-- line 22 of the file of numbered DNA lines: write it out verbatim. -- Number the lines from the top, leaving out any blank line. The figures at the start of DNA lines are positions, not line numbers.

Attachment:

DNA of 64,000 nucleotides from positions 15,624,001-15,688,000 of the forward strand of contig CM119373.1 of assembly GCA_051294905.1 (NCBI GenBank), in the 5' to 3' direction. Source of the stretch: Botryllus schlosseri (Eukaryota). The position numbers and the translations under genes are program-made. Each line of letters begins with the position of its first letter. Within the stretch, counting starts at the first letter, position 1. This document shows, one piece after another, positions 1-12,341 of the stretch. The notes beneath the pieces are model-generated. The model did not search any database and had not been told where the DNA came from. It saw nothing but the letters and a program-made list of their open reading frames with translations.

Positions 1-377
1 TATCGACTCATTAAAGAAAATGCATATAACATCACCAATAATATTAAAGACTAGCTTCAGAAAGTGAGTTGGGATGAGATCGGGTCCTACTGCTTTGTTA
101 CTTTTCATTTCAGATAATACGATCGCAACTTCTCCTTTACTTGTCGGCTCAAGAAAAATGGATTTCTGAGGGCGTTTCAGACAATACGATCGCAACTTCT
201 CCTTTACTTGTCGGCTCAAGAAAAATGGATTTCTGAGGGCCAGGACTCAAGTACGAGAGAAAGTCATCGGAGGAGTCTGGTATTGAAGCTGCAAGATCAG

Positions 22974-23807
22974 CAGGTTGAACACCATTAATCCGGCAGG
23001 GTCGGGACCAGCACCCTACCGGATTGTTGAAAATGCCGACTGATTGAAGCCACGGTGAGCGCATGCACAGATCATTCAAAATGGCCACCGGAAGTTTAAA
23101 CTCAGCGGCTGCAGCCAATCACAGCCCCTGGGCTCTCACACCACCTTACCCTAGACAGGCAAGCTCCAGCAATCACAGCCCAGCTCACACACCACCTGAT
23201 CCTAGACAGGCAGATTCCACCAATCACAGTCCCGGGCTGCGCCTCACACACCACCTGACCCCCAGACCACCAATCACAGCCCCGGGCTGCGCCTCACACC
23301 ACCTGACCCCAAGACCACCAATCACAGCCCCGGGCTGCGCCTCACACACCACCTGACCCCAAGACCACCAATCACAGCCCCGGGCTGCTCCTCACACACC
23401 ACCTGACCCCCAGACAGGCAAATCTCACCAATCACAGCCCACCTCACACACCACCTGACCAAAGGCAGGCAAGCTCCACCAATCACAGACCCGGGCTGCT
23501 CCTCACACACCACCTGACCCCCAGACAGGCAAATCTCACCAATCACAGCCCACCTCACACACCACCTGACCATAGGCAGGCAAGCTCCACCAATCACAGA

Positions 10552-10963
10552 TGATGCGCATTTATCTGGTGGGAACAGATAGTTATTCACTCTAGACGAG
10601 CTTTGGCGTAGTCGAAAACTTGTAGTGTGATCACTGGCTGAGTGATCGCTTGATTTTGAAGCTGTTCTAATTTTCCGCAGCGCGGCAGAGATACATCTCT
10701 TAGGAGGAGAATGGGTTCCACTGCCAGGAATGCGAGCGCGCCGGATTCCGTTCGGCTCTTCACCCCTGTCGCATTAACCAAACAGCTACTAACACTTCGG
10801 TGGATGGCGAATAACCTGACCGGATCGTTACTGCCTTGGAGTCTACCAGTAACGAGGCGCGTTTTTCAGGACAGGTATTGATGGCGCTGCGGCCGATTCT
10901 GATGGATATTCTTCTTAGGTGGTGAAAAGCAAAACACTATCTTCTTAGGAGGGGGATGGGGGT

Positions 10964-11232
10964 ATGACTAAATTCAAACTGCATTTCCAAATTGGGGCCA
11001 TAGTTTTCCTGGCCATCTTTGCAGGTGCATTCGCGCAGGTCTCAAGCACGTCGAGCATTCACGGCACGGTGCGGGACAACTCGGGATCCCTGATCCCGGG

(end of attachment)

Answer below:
11001 TAGTTTTCCTGGCCATCTTTGCAGGTGCATTCGCGCAGGTCTCAAGCACGTCGAGCATTCACGGCACGGTGCGGGACAACTCGGGATCCCTGATCCCGGG